|Scientific Name:||Motacilla alba|
|Species Authority:||Linnaeus, 1758|
|Taxonomic Notes:||Motacilla alba and M. lugens (Sibley and Monroe 1990, 1993) have been lumped into M. alba following AOU (2005). Motacilla alba (Sibley and Monroe 1990, 1993) was split by Sangster et al. (1998) into M. alba, M. alboides, M. baicalensis, M. leucopsis, M. ocularis, M. personata and M. subpersonata but this treatment is not followed by the BirdLife Taxonomic Working Group because no vocal, morphological or phylogenetic evidence is provides by Sangster et al. (1998) and Alström et al. (2003) notes that all contiguously distributed subspecies of M. alba interbreed. Sibley and Monroe (1990, 1993) and Sangster et al. (1998) also split M. lugens from M. alba but these taxa are also lumped following AOU (2005).|
|Red List Category & Criteria:||Least Concern ver 3.1|
|Reviewer/s:||Butchart, S. & Symes, A.|
This species has a very large range, and hence does not approach the thresholds for Vulnerable under the range size criterion (Extent of Occurrence <20,000 km2 combined with a declining or fluctuating range size, habitat extent/quality, or population size and a small number of locations or severe fragmentation). Despite the fact that the population trend appears to be decreasing, the decline is not believed to be sufficiently rapid to approach the thresholds for Vulnerable under the population trend criterion (>30% decline over ten years or three generations). The population size is extremely large, and hence does not approach the thresholds for Vulnerable under the population size criterion (<10,000 mature individuals with a continuing decline estimated to be >10% in ten years or three generations, or with a specified population structure). For these reasons the species is evaluated as Least Concern.
Native:Afghanistan; Albania; Algeria; Andorra; Armenia (Armenia); Austria; Azerbaijan; Bahrain; Bangladesh; Belarus; Belgium; Benin; Bhutan; Bosnia and Herzegovina; Bulgaria; Burkina Faso; Cambodia; Cameroon; Cape Verde; Central African Republic; Chad; China; Congo, The Democratic Republic of the; Croatia; Cyprus; Czech Republic; Denmark; Djibouti; Egypt; Eritrea; Estonia; Ethiopia; Faroe Islands; Finland; France; Gambia; Georgia; Germany; Ghana; Gibraltar; Greece; Greenland; Guinea; Guinea-Bissau; Hong Kong; Hungary; Iceland; India; Iran, Islamic Republic of; Iraq; Ireland; Israel; Italy; Japan; Jordan; Kazakhstan; Kenya; Korea, Democratic People's Republic of; Korea, Republic of; Kuwait; Kyrgyzstan; Lao People's Democratic Republic; Latvia; Lebanon; Libya; Liechtenstein; Lithuania; Luxembourg; Macao; Macedonia, the former Yugoslav Republic of; Malaysia; Mali; Malta; Mauritania; Mexico; Moldova; Mongolia; Montenegro; Morocco; Myanmar; Nepal; Netherlands; Niger; Nigeria; Norway; Oman; Pakistan; Palestinian Territory, Occupied; Philippines; Poland; Portugal; Qatar; Romania; Russian Federation; Russian Federation; Russian Federation; San Marino; Saudi Arabia; Senegal; Serbia (Serbia); Sierra Leone; Singapore; Slovakia; Slovenia; Somalia; South Sudan; Spain; Sri Lanka; Sudan; Svalbard and Jan Mayen; Sweden; Switzerland; Syrian Arab Republic; Taiwan, Province of China; Tajikistan; Thailand; Tunisia; Turkey; Turkmenistan; Uganda; Ukraine; United Arab Emirates; United Kingdom; United States; Uzbekistan; Viet Nam; Western Sahara; Yemen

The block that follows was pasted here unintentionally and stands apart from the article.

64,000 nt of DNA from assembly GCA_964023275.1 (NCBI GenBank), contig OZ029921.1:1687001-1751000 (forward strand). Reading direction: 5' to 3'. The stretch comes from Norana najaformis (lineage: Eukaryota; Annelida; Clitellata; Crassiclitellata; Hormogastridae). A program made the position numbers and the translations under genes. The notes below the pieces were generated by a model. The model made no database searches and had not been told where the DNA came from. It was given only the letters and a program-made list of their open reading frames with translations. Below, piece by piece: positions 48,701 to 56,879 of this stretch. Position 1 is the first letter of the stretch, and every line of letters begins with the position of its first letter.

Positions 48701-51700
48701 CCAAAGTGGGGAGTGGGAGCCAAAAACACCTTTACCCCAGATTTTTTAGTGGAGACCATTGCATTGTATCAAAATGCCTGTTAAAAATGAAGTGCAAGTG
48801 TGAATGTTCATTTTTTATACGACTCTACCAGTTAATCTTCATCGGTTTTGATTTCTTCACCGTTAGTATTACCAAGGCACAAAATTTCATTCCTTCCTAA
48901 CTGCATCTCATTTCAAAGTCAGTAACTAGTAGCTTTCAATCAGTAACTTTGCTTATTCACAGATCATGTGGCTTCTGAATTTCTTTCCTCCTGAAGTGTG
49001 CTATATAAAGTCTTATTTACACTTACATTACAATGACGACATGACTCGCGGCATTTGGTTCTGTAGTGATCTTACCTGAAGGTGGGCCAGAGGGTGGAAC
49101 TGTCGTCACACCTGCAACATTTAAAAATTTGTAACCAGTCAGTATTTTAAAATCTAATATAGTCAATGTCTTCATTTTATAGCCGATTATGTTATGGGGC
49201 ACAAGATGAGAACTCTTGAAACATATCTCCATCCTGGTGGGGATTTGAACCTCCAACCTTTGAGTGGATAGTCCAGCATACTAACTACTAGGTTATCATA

Vagrant:Australia; Brunei Darussalam; Burundi; Canada; Comoros; Gabon; Northern Mariana Islands; Palau; Saint Pierre and Miquelon; Seychelles; Tanzania, United Republic of; Togo; Trinidad and Tobago
Present - origin uncertain:Guam; Rwanda; Zambia; Zimbabwe
|Range Map:||Click here to open the map viewer and explore range.|
|Population:||Rich et al. (2004) estimated the global population to number 200,000 individuals. In Europe, the breeding population is estimated to number 13000000-26000000 breeding pairs, equating to 39000000-78000000 individuals (BirdLife International 2004). Europe forms 5-24% of the global range, so a very preliminary estimate of the global population size is 163000000-1560000000 individuals, although further validation of this estimate is needed.|
Ahas, R.; Aasa, A. 2006. The effects of climate change on the phenology of selected Estonian plant, bird and fish populations. International Journal of Biometeorology 51: 17-26.
IUCN. 2012. IUCN Red List of Threatened Species (ver. 2012.1). Available at: http://www.iucnredlist.org. (Accessed: 19 June 2012).
Jenkins, D.; Watson, A. 2000. Dates of first arrival and song of birds during 1974-1999 in mid-Deeside, Scotland. Bird Study 47: 249-251.
Jenni, L.; Kery, M. 2003. Timing of autumn bird migration under climate change: advances in long-distance migrants, delays in short-distance migrants. Proceedings of the Royal Society of London Series B 270(1523): 1467-1471.
Sokolov, L. V.; Gordienko, N. S. 2008. Has recent climate warming affected the dates of bird arrival to the Il'men Reserve in the Southern Urals? Russian Journal of Ecology 39: 56-62.
Tryjanowski, P.; Kuzniak, S.; Sparks, T. H. 2002. Earlier arrival of some farmland migrants in western Poland. Ibis 144: 62-68.
Vahatalo, A. V.; Rainio, K.; Lehikoinen, A.; Lehikoinen, E. 2004. Spring arrival of birds depends on the North Atlantic Oscillation. Journal of Avian Biology 35: 210-216.
|Citation:||BirdLife International 2012. Motacilla alba. In: IUCN 2012. IUCN Red List of Threatened Species. Version 2012.2. <www.iucnredlist.org>. Downloaded on 24 May 2013.|
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